Esophageal-directed pressure support ventilation in normal volunteers

Chest. 1999 Feb;115(2):482-9. doi: 10.1378/chest.115.2.482.


Study objectives: To ascertain whether inspiratory pressure support (IPS) can be triggered reliably from and targeted at esophageal pressures (Pes), and to compare the work of breathing and time delay to initiation of inspiratory flow between conventional pressure support and esophageal-directed pressure support (EDPS).

Design: Prospective laboratory study.

Setting: University medical school.

Patients or participants: Five normal volunteers.

Interventions: IPS at a level to achieve tidal volume of 10 mL/kg, and EDPS with a target Pes of 0 cm H2O via full facemask.

Measurements and results: Pes, airway pressure, and inspiratory flow were measured during spontaneous breathing. Peak Pes and pressure time product (PTP) of Pes were calculated during spontaneous breathing and through linear resistances. Measurements were repeated during IPS and EDPS ventilation. At rest, PTP was 7.56 (+/- 3.6) and peak Pes was -5.8 cm H2O (+/- 1.44). When subjects were breathing through the resistors, PTP increased to 12.4 (+/- 8.1) and 30.3 (+/- 8.9) and peak Pes decreased to -7.2 and -15.3 cm H2O respectively. With facemask IPS, unloaded PTP fell to 1.7 (+/- 1.3) and peak Pes fell to -3.3 cm H2O (+/- 1.3). When ventilated through the highest resistance with IPS, mean PTP increased to 21.9 and peak Pes increased to -11.9 (+/- 4.2) cm H2O relative to baseline. During EDPS with the resistor, PTP fell to 1.5+/-1.1 (p < 0.007) and peak Pes fell to -1.9+/-1.1 cm H2O (p < 0.0001).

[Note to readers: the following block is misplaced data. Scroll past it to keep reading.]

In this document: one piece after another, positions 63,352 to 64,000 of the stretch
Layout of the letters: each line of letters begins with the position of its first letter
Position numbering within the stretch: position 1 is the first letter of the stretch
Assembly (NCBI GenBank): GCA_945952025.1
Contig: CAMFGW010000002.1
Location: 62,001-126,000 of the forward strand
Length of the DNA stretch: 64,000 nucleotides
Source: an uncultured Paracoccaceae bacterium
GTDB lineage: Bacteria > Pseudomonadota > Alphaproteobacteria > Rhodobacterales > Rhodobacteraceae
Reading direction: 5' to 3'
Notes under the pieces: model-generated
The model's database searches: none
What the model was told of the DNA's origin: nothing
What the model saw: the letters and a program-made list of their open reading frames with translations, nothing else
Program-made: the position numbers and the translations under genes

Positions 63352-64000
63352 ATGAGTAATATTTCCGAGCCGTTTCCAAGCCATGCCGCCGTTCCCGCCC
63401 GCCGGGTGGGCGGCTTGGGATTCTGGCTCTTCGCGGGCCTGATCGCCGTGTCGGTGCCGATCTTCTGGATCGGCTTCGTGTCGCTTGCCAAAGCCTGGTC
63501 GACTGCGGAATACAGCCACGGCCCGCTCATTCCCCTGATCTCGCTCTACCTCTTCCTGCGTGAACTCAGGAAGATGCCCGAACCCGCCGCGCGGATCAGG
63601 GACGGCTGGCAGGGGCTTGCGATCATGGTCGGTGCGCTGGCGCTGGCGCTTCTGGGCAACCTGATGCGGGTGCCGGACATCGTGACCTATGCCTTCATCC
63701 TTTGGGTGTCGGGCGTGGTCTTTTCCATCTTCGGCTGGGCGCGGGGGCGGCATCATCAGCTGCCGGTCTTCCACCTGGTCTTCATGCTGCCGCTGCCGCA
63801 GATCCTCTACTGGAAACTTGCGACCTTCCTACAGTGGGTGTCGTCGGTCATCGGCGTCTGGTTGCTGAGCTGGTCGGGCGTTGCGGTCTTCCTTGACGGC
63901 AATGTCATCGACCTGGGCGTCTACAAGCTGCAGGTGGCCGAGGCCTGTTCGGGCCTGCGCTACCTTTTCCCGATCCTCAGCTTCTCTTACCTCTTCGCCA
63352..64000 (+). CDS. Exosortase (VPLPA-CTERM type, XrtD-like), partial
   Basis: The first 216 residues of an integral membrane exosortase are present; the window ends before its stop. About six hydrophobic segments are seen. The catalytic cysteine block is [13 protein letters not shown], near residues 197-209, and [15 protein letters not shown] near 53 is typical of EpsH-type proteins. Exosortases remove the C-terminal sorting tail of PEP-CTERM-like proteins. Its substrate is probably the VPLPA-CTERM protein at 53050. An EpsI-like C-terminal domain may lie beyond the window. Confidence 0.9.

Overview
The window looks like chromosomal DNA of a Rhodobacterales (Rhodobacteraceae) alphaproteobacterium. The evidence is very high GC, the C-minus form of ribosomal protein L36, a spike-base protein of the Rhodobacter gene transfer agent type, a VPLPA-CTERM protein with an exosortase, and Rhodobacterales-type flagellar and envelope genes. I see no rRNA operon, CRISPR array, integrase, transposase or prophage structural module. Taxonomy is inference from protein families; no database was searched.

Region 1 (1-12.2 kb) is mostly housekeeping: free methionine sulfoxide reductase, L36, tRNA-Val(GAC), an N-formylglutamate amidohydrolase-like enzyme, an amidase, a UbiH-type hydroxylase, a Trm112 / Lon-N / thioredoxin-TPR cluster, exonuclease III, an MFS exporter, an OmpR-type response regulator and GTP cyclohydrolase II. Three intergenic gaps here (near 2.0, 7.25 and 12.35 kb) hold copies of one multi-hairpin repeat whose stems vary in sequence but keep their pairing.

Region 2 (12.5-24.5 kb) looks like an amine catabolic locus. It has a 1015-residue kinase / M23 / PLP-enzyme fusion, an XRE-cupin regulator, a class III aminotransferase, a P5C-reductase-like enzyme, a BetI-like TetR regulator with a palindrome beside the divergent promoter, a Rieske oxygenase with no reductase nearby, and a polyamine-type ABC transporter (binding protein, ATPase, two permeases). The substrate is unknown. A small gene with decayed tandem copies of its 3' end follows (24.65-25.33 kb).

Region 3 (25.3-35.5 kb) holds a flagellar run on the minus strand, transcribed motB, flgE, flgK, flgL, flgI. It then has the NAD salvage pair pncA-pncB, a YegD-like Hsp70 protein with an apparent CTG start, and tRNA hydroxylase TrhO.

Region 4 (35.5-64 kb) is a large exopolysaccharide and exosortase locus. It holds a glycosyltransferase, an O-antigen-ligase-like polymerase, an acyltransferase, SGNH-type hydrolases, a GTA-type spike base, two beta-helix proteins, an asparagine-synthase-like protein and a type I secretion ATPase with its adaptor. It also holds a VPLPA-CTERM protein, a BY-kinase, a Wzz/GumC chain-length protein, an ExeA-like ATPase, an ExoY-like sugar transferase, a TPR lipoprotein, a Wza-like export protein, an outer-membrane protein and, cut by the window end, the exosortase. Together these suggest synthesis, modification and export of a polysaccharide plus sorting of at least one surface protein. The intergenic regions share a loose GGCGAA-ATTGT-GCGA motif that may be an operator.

Conclusions: It was possible to initiate supported breathing from Pes values. The work performed, as measured by PTP, was lower during EDPS than during either unsupported breathing or conventional IPS.

MeSH terms

  • Feasibility Studies
  • Humans
  • Positive-Pressure Respiration
  • Prospective Studies
  • Respiration, Artificial / methods*
  • Work of Breathing